I’m being plagued continually with questions and concerns. Why do lockdowns always seem to occur in school holidays? My children deserve more than staring at a computer all day at home, being cut off from their friends and all social contacts. They need to have a break and to feel the wonder of nature and exploration, this is so much more than home learning. Then my mind goes to the devices our children use all day. Surely they are harmful, but I’ll admit that they help to keep my sanity. I drift off to sleep and wake up at 3 am with a start. Am I making my children fearful? And the virus itself, to vaccinate or not? What happens if one of us gets sick? Will I ever see my elderly grandmother again who lives in the USA?
Then I wonder what the future holds for my family? Adam and I are both working from home and we share the job of parenting as much as we can, but he’s the main breadwinner so I do most of the work with the children and in the house. Most of the time I’m just drained physically and mentally. How long can we sustain this jumble for? We are fearful and uncertain about our future, emotionally and financially. Life’s structure has broken down. I can’t see my parents and they can’t help at the moment with the kids which is affecting the build up of my new health business. Our social life is tricky, everyone is so engrossed in their own mini worlds. Community is somewhat lost although calls with friends and family help to close this gap. How can I hold it all together, have patience for all of them, not to mention my relationship and my work.
At 5 am Kate drags herself out of bed to drive down to Bondi for a walk and to have some time out before her family wakes and her groundhog day starts again. She listens to some music and watches the waves splashing against the rocks.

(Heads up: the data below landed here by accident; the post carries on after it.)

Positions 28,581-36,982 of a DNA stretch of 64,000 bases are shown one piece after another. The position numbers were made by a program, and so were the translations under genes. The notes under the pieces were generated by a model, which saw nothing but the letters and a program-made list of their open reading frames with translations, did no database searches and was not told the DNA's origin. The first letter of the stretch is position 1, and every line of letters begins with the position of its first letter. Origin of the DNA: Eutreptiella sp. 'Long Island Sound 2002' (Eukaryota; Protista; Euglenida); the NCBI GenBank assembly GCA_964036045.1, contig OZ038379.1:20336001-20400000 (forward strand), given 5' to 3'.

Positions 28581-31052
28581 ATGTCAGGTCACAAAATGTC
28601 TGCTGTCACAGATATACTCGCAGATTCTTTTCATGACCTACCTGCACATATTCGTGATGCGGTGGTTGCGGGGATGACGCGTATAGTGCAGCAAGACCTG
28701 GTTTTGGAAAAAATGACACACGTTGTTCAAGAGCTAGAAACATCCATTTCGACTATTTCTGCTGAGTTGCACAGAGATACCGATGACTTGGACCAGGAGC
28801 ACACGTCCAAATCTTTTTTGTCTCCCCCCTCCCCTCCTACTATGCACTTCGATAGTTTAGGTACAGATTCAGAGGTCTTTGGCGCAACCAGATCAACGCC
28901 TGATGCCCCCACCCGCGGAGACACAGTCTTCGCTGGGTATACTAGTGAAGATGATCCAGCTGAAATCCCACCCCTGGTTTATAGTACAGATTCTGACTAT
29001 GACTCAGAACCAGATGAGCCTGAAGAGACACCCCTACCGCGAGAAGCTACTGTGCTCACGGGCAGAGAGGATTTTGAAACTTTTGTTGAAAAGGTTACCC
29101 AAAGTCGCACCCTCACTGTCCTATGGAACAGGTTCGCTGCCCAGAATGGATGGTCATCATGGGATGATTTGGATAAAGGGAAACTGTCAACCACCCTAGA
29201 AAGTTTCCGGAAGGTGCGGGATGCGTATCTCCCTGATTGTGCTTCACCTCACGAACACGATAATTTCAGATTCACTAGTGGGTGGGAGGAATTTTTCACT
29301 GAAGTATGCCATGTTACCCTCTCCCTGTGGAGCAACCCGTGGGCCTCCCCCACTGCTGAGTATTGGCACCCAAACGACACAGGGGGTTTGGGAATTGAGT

She’s home at 6.15 am to prepare a healthy breakfast for her family.
At 7am her 8 year old daughter comes in and turns the television on and the first argument starts. Kate feels truly terrible for the losses that her children have been through in the last year. The zoom school, the loss of a very close family member, not seeing friends and no after school sport or art. Now another lockdown and Kate knows that her children aren’t enjoying the carefree childhood years that she did, but still no television at 7am.
At 8.30am she has the 3 children ready to walk to the park and she enjoys seeing the three of them playing ball together. At 9.30 she tells them it’s time to go home for zoom school. There are grumbles but they go. Home life is routine: there is monitoring zoom school, cooking, cleaning and trying to keep the house quiet while Adam works. Occasionally she gets an hour or 2 to work on her new health business and her other job.
It’s hard for everyone to work, to do school and to keep connections alive through a computer screen. It’s just not real life. But she knows that this lockdown will end and she hopes that she can keep doing her best and be forgiving of herself when she has a meltdown.
10 Tips to help us get through another lockdown
- Take some time for yourself, you need to put your oxygen mask on first
- Try and get out of the house for a walk in the morning and afternoon with the kids
- Be forgiving of yourself and the rest of your family, these are strange times and they call for flow not rigidity
- Stay in contact with your friends even if its a quick hello or a voice note
- Let the children help you cook and let them make a bit of a mess or play some games together
- Keep to a routine, especially during the week. Get yourself and the kids up and dressed and ready to start their day.
- Try to sleep well and limit the amount of news and social media
- Use this lockdown as an opportunity to sit down and eat dinner together and bond with the family
- Laugh when you can, it really helps to reduce the stress
- When it gets too much, dance with your kids or give them a big hug, these will help you to let go in a good way
This lockdown has an ending …